It may advantageously be arranged that the switches of the auxiliary windings are thyristors whose gates are controlled by a sensor; in known manner, each secondary winding may energise one plug or, in the case of a four-stroke engine, each secondary winding may energise two plugs corresponding to the cylinders which have their cycle timing opposed; the power switch associated with a primary winding is advantageously a "Darlington Pair" arrangement of transistors controlled by a sensor.

In order that the present invention may more readily be understood, there will now be described, by way of purely illustrative and non-limiting example, several embodiments with reference to the accompanying drawings, in which:

FIGS. 1 to 4 show schematically four different forms of the device according to the invention;

FIG. 5 shows, in more detail, a fifth embodiment of the device according to the invention;

FIG. 6 shows the signals at different points of the circuit of FIG. 5;

FIG. 7 is a schematic perspective view of a further embodiment of the device according to the invention, corresponding to the embodiment shown in FIG. 5 but adapted to enable distribution over a greater number of spark plugs.

Referring now to FIG. 1, showing one form of the first embodiment of the invention, it can be seen that the H.T. generating and distributing device comprises a single magnetic circuit constituted by the assembly of a T-shaped core member 1 and by two angle core members 2. The circuit thus constituted comprises four flux gaps 3, 4, 5, 6 and it has the overall form of a rectangle bisected by the central stem of the T-shaped core member 1.

Wound on each of the lateral arms of the T-shaped central core member 1 is a respective primary winding 7, 8. One end of each of the windings 7, 8 is connected to the positive polarity of the L.T. supply and the other end is connected to a respective switch 9, 10 which is constituted, in known manner, by a "Darlington" arrangement of transistors (not shown). The switches 9 and 10 thus constitute power switches associated with the two primary windings 7 and 8. Wound on each of the angle core members 2 is a respective secondary winding 11, 12, such that the two ends of each of the secondary windings 11 and 12 are connected to one electrode of a respective one of four spark plugs whose other electrode is connected to ground. This device thus makes it possible to distribute the high tension to the four spark plugs.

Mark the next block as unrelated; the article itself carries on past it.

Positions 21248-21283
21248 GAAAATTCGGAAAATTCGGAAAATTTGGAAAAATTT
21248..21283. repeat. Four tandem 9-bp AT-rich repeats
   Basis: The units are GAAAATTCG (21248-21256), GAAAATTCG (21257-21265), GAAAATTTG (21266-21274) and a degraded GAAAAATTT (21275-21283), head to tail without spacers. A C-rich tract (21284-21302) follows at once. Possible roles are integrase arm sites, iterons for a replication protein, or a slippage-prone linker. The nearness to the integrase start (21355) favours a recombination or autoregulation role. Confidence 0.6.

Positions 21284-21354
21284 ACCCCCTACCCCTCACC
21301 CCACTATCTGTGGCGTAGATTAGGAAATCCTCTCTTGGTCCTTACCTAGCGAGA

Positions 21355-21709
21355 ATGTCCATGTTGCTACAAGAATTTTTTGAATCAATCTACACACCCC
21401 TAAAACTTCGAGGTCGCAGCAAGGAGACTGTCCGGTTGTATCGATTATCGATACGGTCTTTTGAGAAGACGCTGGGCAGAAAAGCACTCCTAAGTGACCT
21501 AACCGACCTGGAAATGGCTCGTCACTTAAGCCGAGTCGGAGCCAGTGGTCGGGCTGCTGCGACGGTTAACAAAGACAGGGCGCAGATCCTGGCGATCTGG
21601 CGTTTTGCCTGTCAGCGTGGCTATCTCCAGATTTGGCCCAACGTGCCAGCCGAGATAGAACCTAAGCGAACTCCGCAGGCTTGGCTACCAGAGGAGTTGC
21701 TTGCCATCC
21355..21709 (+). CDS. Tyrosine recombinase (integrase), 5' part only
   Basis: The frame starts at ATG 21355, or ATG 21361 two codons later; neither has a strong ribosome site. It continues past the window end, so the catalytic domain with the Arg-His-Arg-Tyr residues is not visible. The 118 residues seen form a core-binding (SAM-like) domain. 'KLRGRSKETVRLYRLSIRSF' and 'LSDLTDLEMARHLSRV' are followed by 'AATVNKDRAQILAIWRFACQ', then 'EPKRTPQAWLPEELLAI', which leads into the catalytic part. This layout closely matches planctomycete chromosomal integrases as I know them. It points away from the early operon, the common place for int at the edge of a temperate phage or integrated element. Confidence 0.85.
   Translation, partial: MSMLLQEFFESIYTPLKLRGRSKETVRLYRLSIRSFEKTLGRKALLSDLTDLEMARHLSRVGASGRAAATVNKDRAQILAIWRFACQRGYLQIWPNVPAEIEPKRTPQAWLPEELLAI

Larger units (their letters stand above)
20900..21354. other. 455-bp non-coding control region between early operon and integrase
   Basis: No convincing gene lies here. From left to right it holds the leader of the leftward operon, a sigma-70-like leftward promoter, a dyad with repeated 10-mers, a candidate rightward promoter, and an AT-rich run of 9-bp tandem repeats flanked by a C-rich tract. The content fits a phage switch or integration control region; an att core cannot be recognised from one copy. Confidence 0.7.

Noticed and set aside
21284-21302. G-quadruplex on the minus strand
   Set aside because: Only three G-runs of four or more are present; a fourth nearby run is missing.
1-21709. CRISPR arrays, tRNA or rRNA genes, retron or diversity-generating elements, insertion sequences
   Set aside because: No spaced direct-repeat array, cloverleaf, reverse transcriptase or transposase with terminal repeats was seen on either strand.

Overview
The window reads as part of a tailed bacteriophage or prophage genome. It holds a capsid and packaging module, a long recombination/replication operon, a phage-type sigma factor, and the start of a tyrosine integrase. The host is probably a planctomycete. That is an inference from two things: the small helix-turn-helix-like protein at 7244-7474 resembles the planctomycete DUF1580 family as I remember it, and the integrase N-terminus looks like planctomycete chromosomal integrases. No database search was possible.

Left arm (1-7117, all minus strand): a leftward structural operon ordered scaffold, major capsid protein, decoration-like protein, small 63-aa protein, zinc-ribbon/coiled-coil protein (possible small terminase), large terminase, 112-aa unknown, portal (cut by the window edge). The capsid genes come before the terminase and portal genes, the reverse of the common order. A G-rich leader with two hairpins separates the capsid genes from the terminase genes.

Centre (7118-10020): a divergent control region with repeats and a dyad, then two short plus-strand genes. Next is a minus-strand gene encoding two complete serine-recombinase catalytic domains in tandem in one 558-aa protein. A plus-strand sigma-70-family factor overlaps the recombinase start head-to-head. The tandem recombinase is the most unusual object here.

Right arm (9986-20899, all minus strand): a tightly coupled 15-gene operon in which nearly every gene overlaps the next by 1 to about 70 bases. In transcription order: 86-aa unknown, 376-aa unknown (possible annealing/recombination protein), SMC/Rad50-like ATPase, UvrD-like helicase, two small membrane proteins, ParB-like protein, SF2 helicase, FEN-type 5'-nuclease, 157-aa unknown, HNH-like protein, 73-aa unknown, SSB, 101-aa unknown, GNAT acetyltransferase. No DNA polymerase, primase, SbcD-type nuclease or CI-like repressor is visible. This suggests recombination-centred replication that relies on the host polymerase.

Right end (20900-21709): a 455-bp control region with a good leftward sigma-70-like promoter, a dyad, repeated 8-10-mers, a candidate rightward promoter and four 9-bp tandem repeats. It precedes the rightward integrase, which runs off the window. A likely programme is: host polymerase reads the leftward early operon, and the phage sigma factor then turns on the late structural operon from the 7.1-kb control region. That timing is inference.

The switches 9 and 10 are opened and closed alternately by an ignition control of any conventional type. When the switch 9 is closed the L.T. current builds up in primary winding 7 and, at the moment of opening of the switch 9, it undergoes a rapid current variation which generates a rapid variation in magnetic flux in the magnetic circuit 1, 2.

This magnetic flux can flow along two distinct flux paths; the first crosses the gap 3, follows the angle core member 2, crosses the gap 4 and is completed by the central stem of the T-shaped core member 1; the second flux path crosses the gap 3, follows the angle core member 2, crosses the gaps 4 and 5, follows the second angle 2, crosses the gap 6 and is completed by the transverse arm of the T-shaped core member 1. It can be seen that in the first flux path there are only two gaps 3 and 4, whereas in the second flux path there are four gaps 3, 4, 5, and 6. As a result of the larger number of gaps in the second flux path, there is a considerable attenuation of the flux flowing along the second path, as compared to the flux flowing along the first path. The induced H.T. voltage in the secondary winding 11 upon collapse of this higher flux is thus very considerable whereas the induced H.T. voltage in the other secondary winding 12 where the collapsing flux is attenuated is weak. The spark appears at those plugs which are connected to the secondary winding 11, but does not appear at those plugs which are connected to the secondary winding 12.

This device, which uses the first embodiment of the invention, makes it possible to reduce, with respect to the known devices of similar type, the weight of magnetic material necessary for construction of the magnetic circuits corresponding to the different windings of the device and consequently provides a considerable economy. However the device uses two power switches, and if it is desired to achieve an economy in the number of power switches it will be necessary to adopt an alternative form of the device, shown in FIG. 2.

This other method of construction of the first embodiment of the invention, shown in FIG. 2, has the magnetic circuit assembly identical to that adopted for the construction of FIG. 1. This circuit has a T-shaped core member 101 associated with two angle core members 102, and defines four flux gaps 103, 104, 105, 106. The primary windings 107 and 108 and the secondary windings 111 and 112 are disposed exactly as for the construction of FIG. 1, and the two secondary windings 111 and 112 feed four plugs, as for the device of FIG. 1. Across the terminals of each of the primary windings 107 and 108 are disposed switches 113 and 114, respectively, which may be opened or closed in turn. The assembly constituted by the two primary windings is disposed in series with a power switch 110 constituted by a "Darlington Pair" arrangement of transistors. The coil switches 113 and 114 may be in the form of transistors. This type of energisation of the primary windings 107 and 108 has been described in detail for a different device in our said U.S. patent application Ser. No. 912.713.